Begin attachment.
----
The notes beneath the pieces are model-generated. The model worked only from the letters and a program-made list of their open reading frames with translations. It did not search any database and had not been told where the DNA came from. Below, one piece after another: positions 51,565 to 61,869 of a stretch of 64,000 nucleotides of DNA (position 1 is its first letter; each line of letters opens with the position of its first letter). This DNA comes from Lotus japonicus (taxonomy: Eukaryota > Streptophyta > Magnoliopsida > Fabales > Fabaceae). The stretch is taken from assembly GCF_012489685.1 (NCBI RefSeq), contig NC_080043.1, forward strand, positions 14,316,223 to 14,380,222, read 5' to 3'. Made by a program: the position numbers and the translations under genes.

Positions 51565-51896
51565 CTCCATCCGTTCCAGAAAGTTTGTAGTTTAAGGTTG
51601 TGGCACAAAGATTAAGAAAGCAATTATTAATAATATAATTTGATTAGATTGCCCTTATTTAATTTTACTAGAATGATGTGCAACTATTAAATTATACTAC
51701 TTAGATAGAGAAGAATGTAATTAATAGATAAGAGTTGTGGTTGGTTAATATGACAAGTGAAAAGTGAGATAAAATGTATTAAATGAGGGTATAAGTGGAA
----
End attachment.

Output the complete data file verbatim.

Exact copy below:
The notes beneath the pieces are model-generated. The model worked only from the letters and a program-made list of their open reading frames with translations. It did not search any database and had not been told where the DNA came from. Below, one piece after another: positions 51,565 to 61,869 of a stretch of 64,000 nucleotides of DNA (position 1 is its first letter; each line of letters opens with the position of its first letter). This DNA comes from Lotus japonicus (taxonomy: Eukaryota > Streptophyta > Magnoliopsida > Fabales > Fabaceae). The stretch is taken from assembly GCF_012489685.1 (NCBI RefSeq), contig NC_080043.1, forward strand, positions 14,316,223 to 14,380,222, read 5' to 3'. Made by a program: the position numbers and the translations under genes.

Positions 51565-51896
51565 CTCCATCCGTTCCAGAAAGTTTGTAGTTTAAGGTTG
51601 TGGCACAAAGATTAAGAAAGCAATTATTAATAATATAATTTGATTAGATTGCCCTTATTTAATTTTACTAGAATGATGTGCAACTATTAAATTATACTAC
51701 TTAGATAGAGAAGAATGTAATTAATAGATAAGAGTTGTGGTTGGTTAATATGACAAGTGAAAAGTGAGATAAAATGTATTAAATGAGGGTATAAGTGGAA